Arianna Wage / Observer
When it comes to magnetic resonance imaging (MRI) scanners, the average physicist usually has nothing to do with it — MRI technology is typically associated with those in the medical field. However, despite common perceptions, Dr. Michael Martens, associate professor of physics, recently received a grant from the National Science Foundation (NSF) for $596,365 in order to work with these very machines.
He will be leading a project that hopes to design a superior scanner, while offsetting a potential rise in price of the device. After attending Case Western Reserve University as both an undergraduate and graduate student, Martens is back home to work with this innovative medical technology.
He first plans to deal with the cooling agent, liquid helium, which is one of the more expensive parts of an MRI scanner. A typical scanner currently uses two to three thousand liters of the coolant, and with both price and demand steadily increasing, a coolant shortage is projected in about the next five years. In order to circumvent the issue, Martens is experimenting with making the keystone electromagnet in the machine out of a new material, magnesium diboride.
“[The current material] is cooled down to about four kelvins, and that’s why you need so much liquid helium. For the magnesium diboride, the material becomes superconducting at 39 kelvins,” said Martens.
With this, a smaller amount of the coolant would be needed, counteracting the projected rise in liquid helium costs.
In addition to the new material, Martens is planning to further stabilize the cost by figuring out a way for the machine to use a smaller magnetic field, further reducing the amount of coolant needed.
However, he noted, “it wouldn’t give you quite as good of an image.”
Marten’s college major and doctorate is in physics, with his thesis on magnetic resonance imaging. With this background in mind, it’s no surprise that Martens has decided to innovate the scanner’s makeup. He plans to alter the Radio Frequency (RF) coils in the field. This would allow for an enhanced quality image in a lower magnetic field. In MRI scanners, RF coils charge up hydrogen atoms, and the image produced is made from how the electromagnet interacts with the atoms as they discharge. With this in mind, the group’s plans call for reducing the magnetic field from 3.0 tesla to 1.5 tesla.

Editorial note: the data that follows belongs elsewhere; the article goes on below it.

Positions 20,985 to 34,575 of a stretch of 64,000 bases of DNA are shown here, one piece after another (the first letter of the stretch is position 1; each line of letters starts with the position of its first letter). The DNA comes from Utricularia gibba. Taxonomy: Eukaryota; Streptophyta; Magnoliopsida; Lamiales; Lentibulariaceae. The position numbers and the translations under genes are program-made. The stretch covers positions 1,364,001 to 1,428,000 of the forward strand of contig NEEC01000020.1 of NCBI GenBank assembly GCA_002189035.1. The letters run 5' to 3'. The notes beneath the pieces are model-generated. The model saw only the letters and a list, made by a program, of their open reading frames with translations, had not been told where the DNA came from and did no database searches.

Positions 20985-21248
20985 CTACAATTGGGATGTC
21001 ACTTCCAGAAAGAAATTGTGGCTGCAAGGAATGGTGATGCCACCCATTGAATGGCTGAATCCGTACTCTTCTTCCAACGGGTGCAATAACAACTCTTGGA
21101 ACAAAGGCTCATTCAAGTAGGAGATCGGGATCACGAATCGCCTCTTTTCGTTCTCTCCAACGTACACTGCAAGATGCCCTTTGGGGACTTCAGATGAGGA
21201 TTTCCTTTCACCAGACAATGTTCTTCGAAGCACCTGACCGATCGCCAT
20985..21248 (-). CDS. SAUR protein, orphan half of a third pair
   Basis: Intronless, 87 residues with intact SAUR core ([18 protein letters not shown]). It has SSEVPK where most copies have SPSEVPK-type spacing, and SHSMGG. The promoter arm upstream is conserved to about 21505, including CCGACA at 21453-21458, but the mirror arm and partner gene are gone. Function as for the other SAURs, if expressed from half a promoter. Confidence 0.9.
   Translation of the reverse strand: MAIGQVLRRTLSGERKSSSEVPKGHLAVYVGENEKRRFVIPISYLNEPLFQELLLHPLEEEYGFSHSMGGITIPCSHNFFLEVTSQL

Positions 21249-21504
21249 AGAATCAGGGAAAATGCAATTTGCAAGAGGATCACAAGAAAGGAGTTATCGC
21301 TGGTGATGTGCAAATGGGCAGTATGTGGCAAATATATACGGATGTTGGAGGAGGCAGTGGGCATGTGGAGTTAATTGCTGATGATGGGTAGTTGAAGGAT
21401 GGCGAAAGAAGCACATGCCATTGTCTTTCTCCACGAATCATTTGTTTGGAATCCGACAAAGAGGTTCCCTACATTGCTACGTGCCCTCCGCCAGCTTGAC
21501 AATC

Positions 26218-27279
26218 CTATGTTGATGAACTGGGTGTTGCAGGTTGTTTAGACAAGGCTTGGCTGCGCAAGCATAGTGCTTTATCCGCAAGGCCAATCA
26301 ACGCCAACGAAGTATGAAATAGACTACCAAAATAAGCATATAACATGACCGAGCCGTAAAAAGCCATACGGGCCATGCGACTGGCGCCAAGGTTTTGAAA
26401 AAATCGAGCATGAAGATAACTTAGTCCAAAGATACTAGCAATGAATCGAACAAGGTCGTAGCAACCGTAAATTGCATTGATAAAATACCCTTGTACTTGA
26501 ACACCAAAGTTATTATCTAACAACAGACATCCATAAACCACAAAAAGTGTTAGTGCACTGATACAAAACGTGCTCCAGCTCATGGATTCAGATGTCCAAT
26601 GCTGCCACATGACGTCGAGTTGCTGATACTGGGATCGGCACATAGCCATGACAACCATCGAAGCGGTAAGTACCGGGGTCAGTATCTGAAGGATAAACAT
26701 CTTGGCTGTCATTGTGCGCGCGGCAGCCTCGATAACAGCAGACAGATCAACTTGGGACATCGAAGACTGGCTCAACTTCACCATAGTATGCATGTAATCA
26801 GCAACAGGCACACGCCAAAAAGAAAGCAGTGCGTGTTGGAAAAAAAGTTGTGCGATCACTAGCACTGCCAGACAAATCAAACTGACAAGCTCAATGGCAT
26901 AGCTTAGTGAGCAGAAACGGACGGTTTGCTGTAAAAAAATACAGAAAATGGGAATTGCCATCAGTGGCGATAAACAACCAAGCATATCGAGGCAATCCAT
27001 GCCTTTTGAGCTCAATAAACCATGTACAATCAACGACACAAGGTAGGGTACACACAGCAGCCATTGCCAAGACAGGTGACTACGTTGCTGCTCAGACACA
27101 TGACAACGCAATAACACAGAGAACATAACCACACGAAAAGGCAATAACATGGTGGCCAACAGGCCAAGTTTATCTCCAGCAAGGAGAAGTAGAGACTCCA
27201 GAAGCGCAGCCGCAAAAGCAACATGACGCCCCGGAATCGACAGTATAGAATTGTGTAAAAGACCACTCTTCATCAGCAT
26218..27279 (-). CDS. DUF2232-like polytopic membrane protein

Martens won’t be building the scanner himself, however. He noted, “What we hope to get to is a point where the design is complete enough where someone could build it.”
The project will cooperate with the Columbus-based company, Hypertech. The partnership was created under a group called the Ohio Platform for Tomorrow’s Industrial Medical Imaging Systems and Equipment (OPTIMISE), which partners Case Western Reserve University projects along with technology based companies such as Siemens, Toshiba and Samsung.
“It’s an informal group,” as Martens describes it.
However, the interaction provides footing for what could eventually require a large amount of venture capital.
Marten’s grant is for two years, and while that may seem like a lot of time, a lot of work must be done on the path to reaching his goal. Martens, however, is optimistic.
“There’s a lot of possibilities. It’s a growing concern, and there’s a lot of interested parties,” he said.